New tipster FOBish informs us of yet another way India eats its young: Child Sari Weavers.
It is estimated that there are around 10,000 children in the districts of Kanchipuram and Thiruvannamalai in Tamil Nadu work in the silk industry.
There are over 100,000 looms set up in individual homes on which these famous silk saris are woven. Many of these saris cost several thousand rupees…These children work every day of the week for up to 10 hours a day.
Savarnam, an owner of two looms rejected all accusations of exploitation. Instead he said that they were helping these poor people by giving them employment.“We make hardly any profit. The cost of raw material is high. Added to that we face competition from cheap copies of Kanchipuram saris,” he argued.
A 14 year-old boy who worked as a weaver’s assistant in Varanasi, Uttar Pradesh, told Human Rights Watch that he could not leave his loom owner because he was paying off a loan, which in two years he had only reduced from Rs. 2,500 (U.S. $52) to Rs. 475 (U.S. $9.90). “The owner pays [a small salary] but deducts for the advance [loan],” he said. “He deducts but won’t write off the whole advance. . . . We only make enough to eat.”
Karnataka, in the south, is India’s primary producer of silk thread. There, production still depends on bonded children. Most are under age 14 and are Dalit or Muslim. In 2001, the state government promulgated an ambitious plan to eliminate all child labor, but it was not in operation at the time of Human Rights Watch’s investigation one year later. [link]
Child labour in silk weaving is associated with a certain type of sari, the korvai or `contrast’. In this intricate sari, the design and often the colour of the borders are different from those of the main body of the cloth. Three shuttles are needed: the weaver operates two, and the assistant the third. In this labour-intensive industry, children are often employed as assistants. A child is able to perform the tasks required as efficiently as an adult, can be paid much lower rates, and is likely to remain with the weaver for longer periods than a mature counterpart, who will acquire skills only to start his own business. On the demand side of the labour market, the reasons for a weaver to prefer a child rather than an adult assistant appear clear enough.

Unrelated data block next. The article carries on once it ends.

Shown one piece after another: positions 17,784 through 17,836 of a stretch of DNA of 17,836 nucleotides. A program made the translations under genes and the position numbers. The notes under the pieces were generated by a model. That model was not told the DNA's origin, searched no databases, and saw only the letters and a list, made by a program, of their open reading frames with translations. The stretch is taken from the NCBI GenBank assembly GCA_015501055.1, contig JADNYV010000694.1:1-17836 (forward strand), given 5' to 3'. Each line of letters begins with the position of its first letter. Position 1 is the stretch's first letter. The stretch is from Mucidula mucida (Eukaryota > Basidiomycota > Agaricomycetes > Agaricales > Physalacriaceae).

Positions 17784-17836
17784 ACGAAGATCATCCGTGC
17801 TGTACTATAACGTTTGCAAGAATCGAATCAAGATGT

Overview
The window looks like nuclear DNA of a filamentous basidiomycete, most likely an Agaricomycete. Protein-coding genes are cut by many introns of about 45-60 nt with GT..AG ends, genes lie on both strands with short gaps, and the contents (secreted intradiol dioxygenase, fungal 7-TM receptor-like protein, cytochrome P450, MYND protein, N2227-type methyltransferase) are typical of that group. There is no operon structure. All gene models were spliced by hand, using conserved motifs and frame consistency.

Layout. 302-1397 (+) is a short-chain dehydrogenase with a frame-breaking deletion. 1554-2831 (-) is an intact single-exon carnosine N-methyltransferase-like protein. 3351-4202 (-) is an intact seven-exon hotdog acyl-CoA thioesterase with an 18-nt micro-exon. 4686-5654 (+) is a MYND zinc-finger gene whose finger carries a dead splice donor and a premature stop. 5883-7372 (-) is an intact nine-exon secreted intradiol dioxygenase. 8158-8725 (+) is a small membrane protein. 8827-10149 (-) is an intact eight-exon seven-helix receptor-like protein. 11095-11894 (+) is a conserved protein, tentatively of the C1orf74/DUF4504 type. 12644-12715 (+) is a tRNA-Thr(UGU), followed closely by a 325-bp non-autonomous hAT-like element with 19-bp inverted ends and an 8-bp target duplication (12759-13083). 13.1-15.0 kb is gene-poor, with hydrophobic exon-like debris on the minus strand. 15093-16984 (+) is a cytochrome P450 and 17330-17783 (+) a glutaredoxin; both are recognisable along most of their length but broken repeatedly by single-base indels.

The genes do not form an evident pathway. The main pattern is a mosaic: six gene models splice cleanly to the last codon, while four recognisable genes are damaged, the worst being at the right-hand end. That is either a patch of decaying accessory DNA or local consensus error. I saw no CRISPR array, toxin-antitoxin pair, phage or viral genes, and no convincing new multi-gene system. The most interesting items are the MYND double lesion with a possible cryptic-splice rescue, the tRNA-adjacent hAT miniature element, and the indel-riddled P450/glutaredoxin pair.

The supply-side has its own indefatigable logic as well:
- Family debt, often passed on to the next generation forcing young children into bonded labor.
- A general Indian attitude toward the continuance of the social order and caste system. Most child laborers are Dalit.
- Inaccessible education system.
In the best tradition of tone-deaf reporting imaginable, The Christian Science Moniter recently discussed the revival of South India’s Kanchipuram silk saris, once an old-fashioned dying art, now a revived, trendy industry:
What they shopped for were Kanchipuram silk saris, considered the Versaces of southern India, because one piece can cost $1,000. Many will last a lifetime with good care, and all represent status…
Each sari is individually woven on a hand loom, so no two saris are exactly the same. “The Kanchipuram sari is a limited edition,” says S. Ramesh, managing partner of a silk store in Panagal Park. “Being hand-woven, some little imperfections will be there, but that adds charm to the sari.”Other defining features of the brocade are that the silk yarn is dyed before weaving, threads used are 3- to 5-ply, and the contrasting colored border and body are interlinked by an intricate process called korvai. The motifs are woven in special “gold” threads made by taking one or two fine silk threads, winding extra-fine silver wire/thread around it, and then dipping the resulting filament in 24-karat gold…
Weaving is not a well-paid trade. The cheapest component of a handcrafted Kanchipuram silk sari is the labor. Weavers make about $14 for a sari that retails for $70 and takes nearly a week to make.[link]